Ethiopia: G8 Summit Casts Fresh Light on Ethiopia
Netizens have stepped up their efforts to draw attention to Ethiopia’s independent media situation as the G8 Summit in the United States approaches. Ethiopia's Prime Minister Meles Zenawi and three other African heads of state are expected to attend.
Of late, there has been much talk about Ethiopia’s fast economic growth and increased crackdown on media. While the state media continuously highlights economic achievements, netizens maintain that free press is key to stable economic growth and food security. Africa's food security is on the agenda for the upcoming G8 Summit which will be held at Camp David in Maryland from 18-19 May, 2012.
Several media and human rights organisations such as the Committee to Protect Journalists (CPJ) have been highlighting the relationship between free press and food security.
Dear President Obama:
As you prepare to host the G-8 summit and discuss the security of food supplies with leaders from Africa, we call on you to strongly consider the role of an independent press in identifying and assessing agricultural challenges and famine, and facilitating the national and international response to food crises.
Mr. President, we are deeply concerned that Ethiopia’s ongoing repression of investigative journalism fuels tensions that threaten the country’s relative stability and risk unraveling the economic and social progress registered in recent years. Since 2011, under the guise of a counterterrorism sweep, the government of Ethiopia has brought terrorism and anti-state charges against 11 independent journalists, including blogger Eskinder Nega, who may face life in prison for his writing about the struggle for democracy. Such policies deter reporting on all sensitive topics, including food security
Charlayne Hunter-Gault hopes that issues around press freedom in Ethiopia will come up during the summit:
It is time for me to return to Ethiopia and try to see the prime minister, to plead yet again for the journalists’ freedom and for their right to free expression. And maybe, just maybe, in the interim, when Prime Minister Zenawi attends a G-8 Summit Food Security at Camp David on May 19, American officials can weigh in, too, on the importance not only of strategic partnerships but also of freedom of speech in a democracy.
Alemayehu G. Mariam, an activist based in the US, asks, “Does aiding dictators who use food aid for political purposes end famine and food shortages in Africa?”:
On May 19, President Obama and the G8 leaders will have to face some tough questions: What is the moral hazard of endlessly supplying food relief to the Horn countries? Why should the world continue to help a country that leases millions of hectares of the most fertile land in the country and become the breadbasket for India and the Middle East while its people are starving? Why should the world provide food aid to a country when the ruling regime weaponizes the aid to decimate opposition, crush the democratic aspirations of the people and flagrantly violate human rights? Does aiding dictators who use food aid for political purposes end famine and food shortages in Africa?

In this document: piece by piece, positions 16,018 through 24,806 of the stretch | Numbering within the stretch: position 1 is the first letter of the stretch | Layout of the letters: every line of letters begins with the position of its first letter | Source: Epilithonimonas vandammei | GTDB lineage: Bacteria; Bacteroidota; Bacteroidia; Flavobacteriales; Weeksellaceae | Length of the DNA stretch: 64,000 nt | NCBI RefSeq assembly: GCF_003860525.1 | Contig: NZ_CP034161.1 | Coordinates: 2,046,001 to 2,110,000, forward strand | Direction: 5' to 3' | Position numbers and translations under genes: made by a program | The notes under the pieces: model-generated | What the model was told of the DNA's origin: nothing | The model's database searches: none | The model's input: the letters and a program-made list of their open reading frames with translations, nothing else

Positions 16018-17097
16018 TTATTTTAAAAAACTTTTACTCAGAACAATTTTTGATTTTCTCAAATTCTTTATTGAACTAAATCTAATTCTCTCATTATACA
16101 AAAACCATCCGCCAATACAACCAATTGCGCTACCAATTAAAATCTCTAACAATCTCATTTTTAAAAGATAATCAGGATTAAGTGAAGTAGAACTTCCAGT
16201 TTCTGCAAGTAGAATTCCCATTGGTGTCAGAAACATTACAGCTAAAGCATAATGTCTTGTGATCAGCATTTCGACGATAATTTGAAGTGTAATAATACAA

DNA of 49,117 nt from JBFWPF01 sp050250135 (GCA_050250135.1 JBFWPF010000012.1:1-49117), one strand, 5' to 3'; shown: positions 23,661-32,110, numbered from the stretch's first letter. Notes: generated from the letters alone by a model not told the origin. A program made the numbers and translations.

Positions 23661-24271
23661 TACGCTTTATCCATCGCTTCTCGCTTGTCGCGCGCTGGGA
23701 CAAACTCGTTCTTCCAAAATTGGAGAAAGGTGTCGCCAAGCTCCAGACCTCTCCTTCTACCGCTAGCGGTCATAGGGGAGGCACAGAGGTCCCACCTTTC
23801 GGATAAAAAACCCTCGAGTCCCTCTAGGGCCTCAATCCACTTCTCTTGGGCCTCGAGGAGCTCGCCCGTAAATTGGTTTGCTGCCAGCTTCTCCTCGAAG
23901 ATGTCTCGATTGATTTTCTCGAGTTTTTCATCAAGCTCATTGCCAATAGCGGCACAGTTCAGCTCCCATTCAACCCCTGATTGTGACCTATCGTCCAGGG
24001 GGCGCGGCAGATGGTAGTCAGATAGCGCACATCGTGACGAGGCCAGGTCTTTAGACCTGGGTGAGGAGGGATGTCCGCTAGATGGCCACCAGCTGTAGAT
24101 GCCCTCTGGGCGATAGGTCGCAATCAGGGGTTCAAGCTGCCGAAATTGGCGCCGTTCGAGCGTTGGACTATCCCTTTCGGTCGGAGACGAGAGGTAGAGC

Endalk summarises online commentaries about press freedom and food security in Ethiopia:
The campaign for press freedom has reached a critical stage in recent weeks. In this context it may be worth collecting commentary from those participating in an effort to regain freedom of the press in Ethiopia – from analysts to reporters to readers. You can also share your opinion on my blog, or throw in a perceptive from elsewhere to this collection.
Some Ethiopians in the Diaspora have gone as far as urging President Obama to rescind his invitation of Prime Minister Meles Zenawi. A Group of Ethiopians calling themselves Ethiopian National Transition Council posted a call on their Facebook page to detain Prime Minister Meles Zenawi at Camp David:
This is a call for all Ethiopians who love their country and are courageous enough to come and face him off, show your anger and disgust, and be heard loud and clear that his invitation is immoral and unacceptable and that he should never be allowed to touch American soil in respect of the millions who are his victims and suffering at home and abroad. This is a call for President Obama to stand by many Ethiopians who stood by you during your election in 2008. President Obama we got your back on your election and now it is your turn to show us to what extent you go to be on our side.
However, Daniel Berhane thinks that it is important for Meles to participate. He points out that Meles has been participating in the G-8 annual summits since year 2005.
*Thumbnail: Courtesy of EYOUTHM Facebook group.
Written by Endalk